The role of individual characteristics and municipalities in social
inequalities in perceived health (Italy, 2010–2012): a multilevel study
Received: 11 April 2018 / Accepted: 18 May 2018
Springer-Verlag GmbH Germany, part of Springer Nature 2018
Backgrounds The empirical evidence shows discordant results regarding the role of local contexts on individual health. This
article considers the role of the municipal socio-economic contexts on self-rated health in Italy, taking into account some
Methods Multilevel model software (MlwiN) is used to fit multilevel linear regression models of perceived health. Individual
data are from the Italian surveys on BAspects of Daily Life^ 2010, 2011 and 2012, collected by the Italian National Institute of
Statistics (Istat). In addition, municipality-level social, demographic and economic characteristics are from the 2011 Census and
the database BAtlas of Italian Municipalities^ (Istat).
Results The main findings of this study confirm that, controlling for age and gender at the individual level, poor health is
influenced by socio-economic positions: lower education, not working or looking for employment and disadvantaged family
social class predict higher perceived health. The individual level explains the 70.1% heterogeneity in self-assessed health, the
family level 25.6% and the municipality level only 4.3%. The additional influence of the socio-economic context is, conversely,
of little substantive importance.
Conclusions Finally, by showing that variability in health relates mainly to individual characteristics, this study suggests that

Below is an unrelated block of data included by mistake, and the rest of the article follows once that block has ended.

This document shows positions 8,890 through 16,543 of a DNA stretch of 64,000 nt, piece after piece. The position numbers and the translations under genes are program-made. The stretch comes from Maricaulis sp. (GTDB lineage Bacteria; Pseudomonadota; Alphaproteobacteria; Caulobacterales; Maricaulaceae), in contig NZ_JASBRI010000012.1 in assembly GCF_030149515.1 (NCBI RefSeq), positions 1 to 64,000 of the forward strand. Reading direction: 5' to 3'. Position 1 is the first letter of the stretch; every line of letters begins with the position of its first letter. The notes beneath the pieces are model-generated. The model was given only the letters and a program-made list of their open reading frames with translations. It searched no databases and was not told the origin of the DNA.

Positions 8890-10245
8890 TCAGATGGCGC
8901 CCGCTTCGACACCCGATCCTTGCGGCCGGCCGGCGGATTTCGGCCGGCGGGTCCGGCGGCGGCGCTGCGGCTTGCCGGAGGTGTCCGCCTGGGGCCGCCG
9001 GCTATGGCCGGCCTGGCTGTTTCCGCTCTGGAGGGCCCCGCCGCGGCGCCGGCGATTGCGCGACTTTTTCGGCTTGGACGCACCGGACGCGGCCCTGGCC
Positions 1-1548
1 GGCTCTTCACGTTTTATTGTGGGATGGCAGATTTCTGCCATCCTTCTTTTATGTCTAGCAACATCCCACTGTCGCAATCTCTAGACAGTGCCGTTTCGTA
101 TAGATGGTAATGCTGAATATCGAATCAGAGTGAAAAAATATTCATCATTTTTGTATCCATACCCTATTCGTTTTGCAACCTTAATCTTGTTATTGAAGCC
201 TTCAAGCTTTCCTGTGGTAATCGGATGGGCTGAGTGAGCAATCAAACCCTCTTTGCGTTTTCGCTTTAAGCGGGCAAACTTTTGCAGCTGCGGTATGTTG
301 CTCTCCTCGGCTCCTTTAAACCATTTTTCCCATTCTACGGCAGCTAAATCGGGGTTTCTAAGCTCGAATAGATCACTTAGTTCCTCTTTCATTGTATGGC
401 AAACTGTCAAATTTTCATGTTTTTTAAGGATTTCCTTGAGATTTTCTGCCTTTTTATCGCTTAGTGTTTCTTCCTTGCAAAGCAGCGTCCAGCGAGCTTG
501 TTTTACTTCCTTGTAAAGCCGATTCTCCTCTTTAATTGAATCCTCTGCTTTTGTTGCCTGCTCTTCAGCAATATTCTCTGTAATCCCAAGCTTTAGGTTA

intervention to mitigate social inequalities in health should focus on structural factors, such as education and the labour market.
Inequalities in health
The health of the population is an issue of critical importance in
human societies that affects the cultural, political and economic
spheres. Good health allows individuals to reproduce not only
biologically but also in a cultural sense through the development
of stable and well-fitting social identities (Haslam et al. 2009).
Improving the health of all human beings is one of the most
important goals declared by international organizations
(Marmot 2015). The economic burden of protecting and promot-
ing health in modern societies is an important aspect of public
and private expenditure. For example, in Western countries, ap-
proximately 10 % of the GDP is devoted to health, and this
expenditure is steadily increasing (World Bank 2017).
When health is associated with social conditions that are
attributable, for any reason, to forms of inequality, then one
can speak of social inequalities in health. From this perspec-
tive, variability in health is seen as reflecting structural disad-
vantages with regard to social organization, such as the strat-
ification of the educational system or the segmentation of the
labour market (Sarti and Zella 2016;Phelanetal.2010;
Mackenbach et al. 2008;Marmot2015;Marmot2005).
The study of social inequalities in health recognizes that the
relationship between social conditions and health may be af-
fected by several confounding variables that may eliminate or
reduce the role of social conditions. These variables can be
classified into two main interacting groups: biological and con-
textual. Moreover, we can add individualized or idiosyncratic
behaviours (self-determined on the basis of free choices) and
stochastic effects. However, these factors remain part of the
unexplained variance within the statistical models employed.
* Simone Sarti
Department of Social and Political Sciences, University of Milan, Via
Conservatorio, 7, 20122 Milan, Italy
ISTAT Sede territoriale per la Lombardia, ISTAT–National Institute
of Statistics, 20124 Rome, Italy
Journal of Public Health: From Theory to Practice